As a host of new charter schools opened this year in the metro area, trying to lure disaffected parents away from public school systems, both Minneapolis and St Paul public schools are rolling out new programs and programming changes to keep these families – and the state funding dollars that come with them – in the school systems. In particular, Minneapolis public schools have fired the opening salvo in a multi-year offensive against their poor reputation, with a thorough-going re-design of district high schools.
Fortunately for St. Paul Public Schools (SPPS), the district does not have as serious a credibility problem as Minneapolis Public Schools (MPS). St Paul school board members Tom Goldstein and Keith Hardy told this reporter in July that district leadership believes not all parents want a “one-size-fits-all” public school. Some parents, Hardy said, are looking for specific types of programming, such as gender-segregated education or career-specific training in high school, and the district has to provide these or risk losing these families to charter schools.
Three flagship programs are planned for the 2008-9 school year: establishing a combined, arts-focused K-8 curriculum at Linwood Elementary and Monroe Community School; establishing a combined PreK-8 curriculum focused on aerospace science at Farnsworth Magnet School and Cleveland Junior High; establishing a Hmong language and culture magnet program at Phalen Lake Elementary, drawing students east of I-35E.
All three new programs are based on successful smaller-scale programs run at single schools for several years.
In addition, two other major projects begin this year: North End Elementary is being converted into a gender-segregated academy for boys and girls in kindergarten through third grade, and Homecroft Elementary is being converted into a dedicated early learning facility, with particular focus on special-needs students. An arts-based “lab” at Homecroft will be available for all SPPS special needs students on a partial-day basis to pursue their academic goals through the arts, including poetry, dance, and drama.
At MPS, the district has begun implementing the first phases of its High School Redesign Program, part of what Brenda Cassellius, Associate Superintendent for High Schools and Middle Schools, characterized as a thorough-going reform of the whole system in an attempt to earn back parents’ trust. The most significant change this year is the introduction of a new counseling and student support system, which Cassellius said, quantifies and tracks all students’ “attendance, academic, and behavior patterns” on a week-by-week basis. Administrative reviews of students who fall seriously “behind” in any one of these categories will happen every six weeks, and will help administrators, teachers, and counselors work together to intervene or offer extra help, before the student “slips through the cracks,” as Cassellius characterized it.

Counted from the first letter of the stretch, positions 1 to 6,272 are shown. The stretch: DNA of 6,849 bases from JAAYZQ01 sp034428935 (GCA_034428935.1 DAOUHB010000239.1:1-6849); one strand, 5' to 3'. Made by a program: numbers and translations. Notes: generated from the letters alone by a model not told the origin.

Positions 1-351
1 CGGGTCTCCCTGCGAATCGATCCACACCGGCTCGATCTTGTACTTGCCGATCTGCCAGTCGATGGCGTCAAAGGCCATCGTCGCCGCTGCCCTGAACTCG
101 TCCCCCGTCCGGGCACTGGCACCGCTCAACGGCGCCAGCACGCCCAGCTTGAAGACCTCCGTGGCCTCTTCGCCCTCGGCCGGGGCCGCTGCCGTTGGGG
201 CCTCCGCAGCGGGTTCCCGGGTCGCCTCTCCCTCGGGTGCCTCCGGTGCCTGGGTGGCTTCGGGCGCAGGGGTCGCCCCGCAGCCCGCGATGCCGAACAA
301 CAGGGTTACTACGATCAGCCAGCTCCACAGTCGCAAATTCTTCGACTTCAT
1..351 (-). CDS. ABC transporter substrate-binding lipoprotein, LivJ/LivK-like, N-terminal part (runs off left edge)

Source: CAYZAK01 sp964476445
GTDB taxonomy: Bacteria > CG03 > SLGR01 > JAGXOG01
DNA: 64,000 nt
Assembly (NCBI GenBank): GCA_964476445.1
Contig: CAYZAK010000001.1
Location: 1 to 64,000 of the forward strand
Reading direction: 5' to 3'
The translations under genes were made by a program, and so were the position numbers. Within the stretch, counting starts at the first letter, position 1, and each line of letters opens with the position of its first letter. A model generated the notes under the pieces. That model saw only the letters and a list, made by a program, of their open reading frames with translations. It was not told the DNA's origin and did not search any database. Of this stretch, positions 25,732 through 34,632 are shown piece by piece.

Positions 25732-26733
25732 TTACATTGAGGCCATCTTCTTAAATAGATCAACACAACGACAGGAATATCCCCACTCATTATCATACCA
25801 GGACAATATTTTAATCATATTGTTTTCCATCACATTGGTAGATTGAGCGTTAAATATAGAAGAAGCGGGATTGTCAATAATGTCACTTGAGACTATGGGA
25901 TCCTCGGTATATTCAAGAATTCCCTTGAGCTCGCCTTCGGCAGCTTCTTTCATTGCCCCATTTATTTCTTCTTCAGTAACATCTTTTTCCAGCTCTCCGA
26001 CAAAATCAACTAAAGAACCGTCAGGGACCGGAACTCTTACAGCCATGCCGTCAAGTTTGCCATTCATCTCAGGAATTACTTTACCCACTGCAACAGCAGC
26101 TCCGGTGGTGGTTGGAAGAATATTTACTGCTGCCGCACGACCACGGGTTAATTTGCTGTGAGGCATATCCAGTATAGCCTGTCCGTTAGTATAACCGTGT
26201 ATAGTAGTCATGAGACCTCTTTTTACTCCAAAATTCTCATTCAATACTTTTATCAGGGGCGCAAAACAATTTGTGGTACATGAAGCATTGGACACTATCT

In addition, the small learning communities (SLCs) at the core of the last re-vamping of the high school curriculum in 2002 are getting worked over this year. Cassellius said successful SLCs successes be strengthened, some will be modified, and the weak SLCs will be eliminated. She cited the Health Careers program at Roosevelt High School and the Cosmetology program at Edison High School as examples of success that will be built on.
Cassellius also described a new high school transition program for rising ninth graders, held August 4-8 this year, focusing on high school socialization and high school study skills. “I’d say it’s a success,” Cassellius said. “From our ninth grade enrollment numbers, these kids are showing up!”
By and large, though, Cassellius said the district was moving to an “early college focus,” part of the “every child college ready by 2012” mandate from the district’s Strategic Plan, and an attempt to tackle the achievement gap between low-income black and Latino families and higher-income white families. Cassellius said MPS was working toward offering International Baccalaureate, Advanced Placement, early college classes, and career and technical education programs in all schools in order to, she said, “guarantee a high level of academic challenge” to all MPS parents, regardless of what school their children attend.
James Sanna is a freelance writer and an intern covering education issues for the Daily Planet.